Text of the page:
big three

From Stettin in the Baltic to Trieste in the Adriatic, an iron curtain has descended across the Continent. Behind that line lie all the capitals of the ancient states of central and eastern Europe.

—Winston S. Churchill

atom blast

It was clear once the tide began to turn against Nazi Germany and Japan that postwar problems would begin to creep in to the joint effort to defeat the Axis powers. Following D-Day, the turning point on the Western front in Europe, the invasion of Saipan and the Marianas gave the Air Force a site from which to increase bombing of Japan. The Battle of the Philippine Sea and the “Marianas Turkey Shoot” crippled the Japanese Navy and air forces. If the end was not yet quite in sight, the tide had certainly turned.

By the time of the Yalta conference in February 1945, postwar issues had grown in importance to each of the major powers. Germany was on its last legs, and the invasion of Okinawa would move the allies in the Pacific one step closer to the homeland of Japan. Roosevelt, Churchill and Stalin clashed at Yalta over postwar issues, and it is not too much of a stretch to say that the Cold War was actually beginning at that juncture. Churchill's speech quoted at the top was given in 1946, and by then it was clear from his comments, as well as from speeches by Joseph Stalin, that an intense struggle between the capitalist nations and communism was underway.

The Cold War kept the world on edge for over 50 years, and the best that can be said of it is that it never erupted into the holocaust of nuclear war that many feared. For a time, during the 1950s, the question of the Third World War was less a matter of “if” than of “when?” People built bomb shelters in their back yards and school children practiced a-bomb drills. It seemed inevitable. People talked about what it would be like after the third world war. Then came the Cuban Missile Crisis, and for those thirteen days, it seemed as if the unthinkable might really be about to happen.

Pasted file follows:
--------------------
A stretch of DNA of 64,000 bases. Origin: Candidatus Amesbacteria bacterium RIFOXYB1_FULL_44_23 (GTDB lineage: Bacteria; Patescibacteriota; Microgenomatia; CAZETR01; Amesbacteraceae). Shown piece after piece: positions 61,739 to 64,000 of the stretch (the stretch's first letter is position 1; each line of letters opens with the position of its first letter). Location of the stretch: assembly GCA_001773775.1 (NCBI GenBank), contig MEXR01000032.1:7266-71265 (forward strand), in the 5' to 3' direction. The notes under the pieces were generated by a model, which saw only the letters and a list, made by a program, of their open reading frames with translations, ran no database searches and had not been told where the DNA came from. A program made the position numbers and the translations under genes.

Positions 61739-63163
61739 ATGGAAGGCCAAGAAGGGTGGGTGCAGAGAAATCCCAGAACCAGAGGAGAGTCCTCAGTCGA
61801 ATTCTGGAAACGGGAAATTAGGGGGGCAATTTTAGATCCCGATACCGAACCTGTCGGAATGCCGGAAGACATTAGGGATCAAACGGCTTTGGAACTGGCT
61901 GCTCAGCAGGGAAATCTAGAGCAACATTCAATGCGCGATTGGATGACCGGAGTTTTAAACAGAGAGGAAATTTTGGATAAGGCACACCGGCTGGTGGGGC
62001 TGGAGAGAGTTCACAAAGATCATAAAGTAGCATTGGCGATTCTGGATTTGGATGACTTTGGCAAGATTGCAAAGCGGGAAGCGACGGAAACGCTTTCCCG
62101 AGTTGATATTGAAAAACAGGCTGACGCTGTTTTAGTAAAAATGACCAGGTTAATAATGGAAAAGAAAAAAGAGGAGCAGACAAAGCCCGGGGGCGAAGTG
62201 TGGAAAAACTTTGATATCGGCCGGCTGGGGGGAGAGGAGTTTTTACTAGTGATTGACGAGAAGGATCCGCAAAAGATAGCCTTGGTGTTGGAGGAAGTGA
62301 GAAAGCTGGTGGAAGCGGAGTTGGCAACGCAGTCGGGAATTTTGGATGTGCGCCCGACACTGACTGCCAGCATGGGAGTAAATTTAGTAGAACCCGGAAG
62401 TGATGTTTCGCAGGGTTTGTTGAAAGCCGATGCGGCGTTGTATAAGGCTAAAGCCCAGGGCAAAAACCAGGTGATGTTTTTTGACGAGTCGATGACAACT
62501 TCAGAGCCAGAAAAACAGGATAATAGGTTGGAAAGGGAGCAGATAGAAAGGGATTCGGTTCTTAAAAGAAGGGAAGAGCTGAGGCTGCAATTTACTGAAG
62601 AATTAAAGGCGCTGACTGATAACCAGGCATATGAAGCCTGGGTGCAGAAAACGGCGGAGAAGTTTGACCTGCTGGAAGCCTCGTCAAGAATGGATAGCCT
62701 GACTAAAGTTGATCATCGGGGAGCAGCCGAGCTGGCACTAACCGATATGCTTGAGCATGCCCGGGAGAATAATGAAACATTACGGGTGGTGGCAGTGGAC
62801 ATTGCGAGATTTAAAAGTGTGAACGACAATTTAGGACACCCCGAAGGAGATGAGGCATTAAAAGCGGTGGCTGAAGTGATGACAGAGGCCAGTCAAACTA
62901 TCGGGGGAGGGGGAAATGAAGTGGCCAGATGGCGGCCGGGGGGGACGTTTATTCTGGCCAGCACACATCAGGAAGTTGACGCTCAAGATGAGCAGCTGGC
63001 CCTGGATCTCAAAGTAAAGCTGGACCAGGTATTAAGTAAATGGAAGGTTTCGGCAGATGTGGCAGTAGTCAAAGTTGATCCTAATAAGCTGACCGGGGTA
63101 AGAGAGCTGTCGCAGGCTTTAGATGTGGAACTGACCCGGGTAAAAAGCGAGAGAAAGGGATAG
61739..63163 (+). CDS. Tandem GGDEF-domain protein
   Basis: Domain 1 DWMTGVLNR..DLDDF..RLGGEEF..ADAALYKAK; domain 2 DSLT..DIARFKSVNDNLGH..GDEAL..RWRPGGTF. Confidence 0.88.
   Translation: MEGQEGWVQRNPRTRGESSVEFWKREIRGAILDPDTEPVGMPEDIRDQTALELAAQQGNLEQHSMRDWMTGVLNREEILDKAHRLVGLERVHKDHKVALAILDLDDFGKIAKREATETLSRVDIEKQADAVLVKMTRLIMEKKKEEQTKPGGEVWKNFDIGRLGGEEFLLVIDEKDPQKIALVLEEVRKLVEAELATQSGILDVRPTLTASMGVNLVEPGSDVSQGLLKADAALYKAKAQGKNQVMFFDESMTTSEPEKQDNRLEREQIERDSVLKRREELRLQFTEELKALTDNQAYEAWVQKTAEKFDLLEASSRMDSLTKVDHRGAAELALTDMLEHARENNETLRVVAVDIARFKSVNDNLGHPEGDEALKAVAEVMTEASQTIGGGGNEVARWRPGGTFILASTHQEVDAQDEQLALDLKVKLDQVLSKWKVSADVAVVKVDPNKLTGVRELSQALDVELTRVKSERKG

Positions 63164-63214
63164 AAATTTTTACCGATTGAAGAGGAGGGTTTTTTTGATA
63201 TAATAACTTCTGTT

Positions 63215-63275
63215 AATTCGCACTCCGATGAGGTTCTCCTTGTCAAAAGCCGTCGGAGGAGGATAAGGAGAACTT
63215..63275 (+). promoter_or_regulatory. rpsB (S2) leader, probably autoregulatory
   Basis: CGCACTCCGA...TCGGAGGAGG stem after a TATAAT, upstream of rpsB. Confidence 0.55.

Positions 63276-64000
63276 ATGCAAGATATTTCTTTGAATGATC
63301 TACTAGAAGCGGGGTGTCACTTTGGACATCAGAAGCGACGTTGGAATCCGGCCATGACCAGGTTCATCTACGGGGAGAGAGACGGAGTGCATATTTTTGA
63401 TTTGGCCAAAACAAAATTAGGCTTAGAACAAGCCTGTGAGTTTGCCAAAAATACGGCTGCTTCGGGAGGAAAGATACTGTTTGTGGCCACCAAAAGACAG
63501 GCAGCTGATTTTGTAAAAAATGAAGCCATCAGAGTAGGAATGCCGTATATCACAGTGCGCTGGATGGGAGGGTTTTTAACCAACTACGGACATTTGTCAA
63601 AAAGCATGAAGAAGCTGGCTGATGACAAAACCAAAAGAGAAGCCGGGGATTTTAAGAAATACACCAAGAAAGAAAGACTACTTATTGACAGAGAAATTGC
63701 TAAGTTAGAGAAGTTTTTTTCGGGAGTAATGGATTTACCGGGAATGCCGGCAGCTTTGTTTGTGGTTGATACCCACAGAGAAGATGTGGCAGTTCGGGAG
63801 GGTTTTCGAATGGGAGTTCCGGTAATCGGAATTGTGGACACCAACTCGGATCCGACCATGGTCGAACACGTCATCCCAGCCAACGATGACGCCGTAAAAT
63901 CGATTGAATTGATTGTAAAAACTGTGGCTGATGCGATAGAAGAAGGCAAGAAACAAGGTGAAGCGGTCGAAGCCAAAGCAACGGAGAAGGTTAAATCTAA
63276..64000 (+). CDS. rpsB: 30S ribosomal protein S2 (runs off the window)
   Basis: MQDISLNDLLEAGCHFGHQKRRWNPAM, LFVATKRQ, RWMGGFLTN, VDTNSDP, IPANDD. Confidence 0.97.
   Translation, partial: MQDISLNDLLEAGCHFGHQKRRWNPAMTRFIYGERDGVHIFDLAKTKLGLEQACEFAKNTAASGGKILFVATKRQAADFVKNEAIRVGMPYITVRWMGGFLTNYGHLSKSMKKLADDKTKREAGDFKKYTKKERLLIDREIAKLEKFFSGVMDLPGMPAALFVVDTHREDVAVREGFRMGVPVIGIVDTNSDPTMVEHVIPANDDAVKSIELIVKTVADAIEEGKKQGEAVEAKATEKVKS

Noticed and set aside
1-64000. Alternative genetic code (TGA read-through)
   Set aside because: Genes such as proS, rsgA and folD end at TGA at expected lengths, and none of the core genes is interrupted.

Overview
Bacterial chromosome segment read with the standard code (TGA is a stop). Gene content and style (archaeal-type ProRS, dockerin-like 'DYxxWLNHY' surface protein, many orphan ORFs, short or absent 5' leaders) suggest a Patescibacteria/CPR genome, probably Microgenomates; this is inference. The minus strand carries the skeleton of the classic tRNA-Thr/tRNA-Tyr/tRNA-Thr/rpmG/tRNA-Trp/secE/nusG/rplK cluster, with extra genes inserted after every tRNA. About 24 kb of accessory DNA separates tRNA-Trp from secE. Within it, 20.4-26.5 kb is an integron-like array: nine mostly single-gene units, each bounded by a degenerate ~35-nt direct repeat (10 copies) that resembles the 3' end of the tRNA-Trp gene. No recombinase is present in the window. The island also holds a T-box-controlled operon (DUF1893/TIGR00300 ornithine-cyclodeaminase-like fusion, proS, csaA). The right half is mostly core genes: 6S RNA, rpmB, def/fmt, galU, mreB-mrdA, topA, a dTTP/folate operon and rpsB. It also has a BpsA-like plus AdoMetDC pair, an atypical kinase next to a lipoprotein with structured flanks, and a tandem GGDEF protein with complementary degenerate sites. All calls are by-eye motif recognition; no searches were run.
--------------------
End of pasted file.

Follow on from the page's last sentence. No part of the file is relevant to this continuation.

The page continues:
The Cold War Era was characterized by one factor: the “balance of terror,” or nuclear standoff between the United States and the Soviet Union. Under that shadow of potential nuclear holocaust, the NATO and Warsaw Pact (or Eastern Bloc) nations twisted and turned to advance their goals while avoiding the spark the might instigate a war of surpassing destruction. Most events of the period of international significance, from trouble in the Middle East, to wars of national liberation, to issues of developing nations in Africa and Latin America, were played out against the backdrop of the Cold War.

The Cold War had many ramifications for the American people: the anti-Communist witch hunts of the 1940s and 50s; McCarthyism, and the anguish that the excesses of that period visited upon thousands of Americans; the Korean and Vietnam wars; and, most of all, the fear of nuclear war.

The collapse of the Soviet Union ended the Cold War, but the remnants of that age—the thousands of nuclear warheads still in existence—are still with us. This section will be devoted to examining how the United States and its allies and adversaries dealt with the momentous issues of that time. We should heed the lessons of the Cold War to see what was done right, as well as what might, tragically, have gone wrong. We are still not out of the woods.


Truman-Eisenhower-Kennedy Years

Johnson & Nixon—George H.W. Bush


  • Churchill Iron Curtain Speech
  • Truman Doctrine: Containment
  • The Marshall Plan
  • General MacArthur Farewell
  • Eisenhower Doctrine/Domino Theory
  • John F. Kennedy on Berlin
  • The Gulf of Tonkin Resolution
  • Johnson Speech on Vietnam
  • Secretary McNamara on Vietnam
  • President Nixon on Vietnam
  • President Reagan in Berlin
  • External Sites


    Sage History Home Post-World War 2 Post-WW2 Domestic Updated March 30, 2020